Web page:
The activity supervisor and witness shall make appropriate notations on a photocopy of the Daily Medication Log (see JGFGB-R-14) for affected students. These logs will be placed in the left pocket of the Field Trips/Activities Folder prior to departure, and will be submitted to office staff after completion of the activity for placement with medication logs.
Students with Serious Allergic Reactions to Insect Stings, Food and/or Other Substances
Identification of Students with Serious Allergic Reactions
1. Previously identified students with need for emergency medication.
a. Prior to the start of the school year, school staff will mail the following forms to parents/guardians of attending students identified on previous year’s chronic health list as having serious allergic reactions.
(1) Parent Letter
(2) Parent Questionnaire
(3) School-based Management Plan
(4) Authorization to Administer Medication Form (see JGFGB-R-13)
b. Parent/guardian returns completed forms and provides medication as ordered by physician.
2. Newly identified students with need for emergency medication.
a. Designated school personnel reviews Emergency Cards and compiles list of all identified students with serious allergic reactions within two weeks.
b. School personnel mails the following to parent/guardian of each identified student:
(1) Parent Letter
(2) Parent Questionnaire
(3) School-based Management Plan
(4) Authorization to Administer Medication Form (see JGFGB-R-13)
c. By the second week of school, the compiled list of students with serious allergic reactions and other health conditions will be shared with appropriate personnel (i.e., teachers, physical education teachers, cafeteria staff, playground staff, substitute teachers, bus drivers, principals, athletic coaches), as needed.
d. Parents/guardians return completed forms and provide medication as ordered by physician.
e. School personnel will provide a list of students from whom there was no response to the principal. Each situation will be addressed by the principal on an individual basis.
f. A copy of the returned Parent Questionnaires and school-based management plans will be reviewed by designated staff as they arrive.
g. Appropriate staff will be informed of new students with severe allergic reactions upon enrollment or new diagnosis.
h. After an occurrence of any serious allergic reaction requiring medical intervention, consultation with the public health nurse may be appropriate.
1. Preliminary Actions
a. Parents/guardians will be requested annually to inform school personnel of emergency medical information about their child(ren).
b. Before school personnel can give emergency medication and/or treatment, the school must have on file for the current school year completed forms including:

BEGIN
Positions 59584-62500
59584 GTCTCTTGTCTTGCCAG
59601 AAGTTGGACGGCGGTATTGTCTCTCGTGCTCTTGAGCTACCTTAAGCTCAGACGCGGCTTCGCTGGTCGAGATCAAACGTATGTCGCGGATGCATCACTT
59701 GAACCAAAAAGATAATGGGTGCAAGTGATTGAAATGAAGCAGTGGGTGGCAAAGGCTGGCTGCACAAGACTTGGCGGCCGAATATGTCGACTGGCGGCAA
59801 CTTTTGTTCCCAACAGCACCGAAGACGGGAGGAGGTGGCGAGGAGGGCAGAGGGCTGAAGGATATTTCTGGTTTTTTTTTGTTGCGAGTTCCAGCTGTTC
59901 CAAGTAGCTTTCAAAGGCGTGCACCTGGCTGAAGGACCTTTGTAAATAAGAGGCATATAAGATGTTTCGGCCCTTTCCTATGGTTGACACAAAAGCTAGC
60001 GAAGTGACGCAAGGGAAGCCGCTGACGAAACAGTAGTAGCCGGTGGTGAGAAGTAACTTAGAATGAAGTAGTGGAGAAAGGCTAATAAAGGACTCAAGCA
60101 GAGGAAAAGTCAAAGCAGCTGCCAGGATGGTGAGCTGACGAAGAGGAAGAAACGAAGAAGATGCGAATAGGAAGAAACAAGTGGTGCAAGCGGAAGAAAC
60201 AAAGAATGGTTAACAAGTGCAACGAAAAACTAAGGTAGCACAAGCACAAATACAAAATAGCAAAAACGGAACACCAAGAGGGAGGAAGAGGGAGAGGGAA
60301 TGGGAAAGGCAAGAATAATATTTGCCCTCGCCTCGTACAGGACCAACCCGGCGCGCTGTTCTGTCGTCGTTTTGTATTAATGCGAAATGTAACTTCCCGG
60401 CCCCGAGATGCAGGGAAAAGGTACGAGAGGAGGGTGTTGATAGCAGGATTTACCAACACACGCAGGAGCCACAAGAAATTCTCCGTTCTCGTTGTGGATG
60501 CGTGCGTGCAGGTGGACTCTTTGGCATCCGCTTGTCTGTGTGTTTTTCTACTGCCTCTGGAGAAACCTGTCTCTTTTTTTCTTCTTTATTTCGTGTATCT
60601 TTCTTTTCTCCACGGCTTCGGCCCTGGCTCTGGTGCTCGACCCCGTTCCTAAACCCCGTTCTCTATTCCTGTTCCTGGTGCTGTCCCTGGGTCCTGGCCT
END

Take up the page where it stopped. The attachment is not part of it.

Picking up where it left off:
(1) Parent Questionnaire
(2) School-based Management Plan
(3) Authorization to Administer Medication Form (see JGFGB-R-13)
c. These forms shall be kept in the office medication book.
d. Designated or appropriate school personnel will review the Parent Questionnaire and the School-based Management Plan. Proper dispensing of emergency medication will be followed according to the physician’s recommendation. In the event of an emergency before receipt of necessary items, school district policy and basic first aid procedures will be followed.
e. At least two staff members and all other involved staff shall be designated by the principal to be trained to handle emergency allergic reactions.
2. Procedural Implementation
a. Every reasonable attempt will be made to notify parents/guardians at the time of the event or occurrence of an allergic reaction.
b. Staff will follow the individualized School-based Management Plan, which will be updated annually and as changes occur, and will be in compliance with current medical practice.
c. Staff will follow standard care plan for allergic reactions for all students without individualized School-based Management Plan.
d. Administering medications necessary and ordered-for medical management of serious allergic reactions shall follow the Walled Lake Medication Policy. If Epinephrine is ordered, an auto injector is required (Epi pen).
e. Arrangements for emergency transportation shall be determined in advance and prior notification to EMS will be made for potentially high-risk situations, if so determined.
School-based Procedures to Administer Medication
Each school will develop a plan for the administration of medication annually, or as needed. The plan should be individualized and meet student needs, but may be completed on a class-wide, grade-level or school-wide bases. Every effort will be made to identify, and use, those staff members willing to administer medication. The components of the plan are as follows:
1. Name of staff member to administer medication.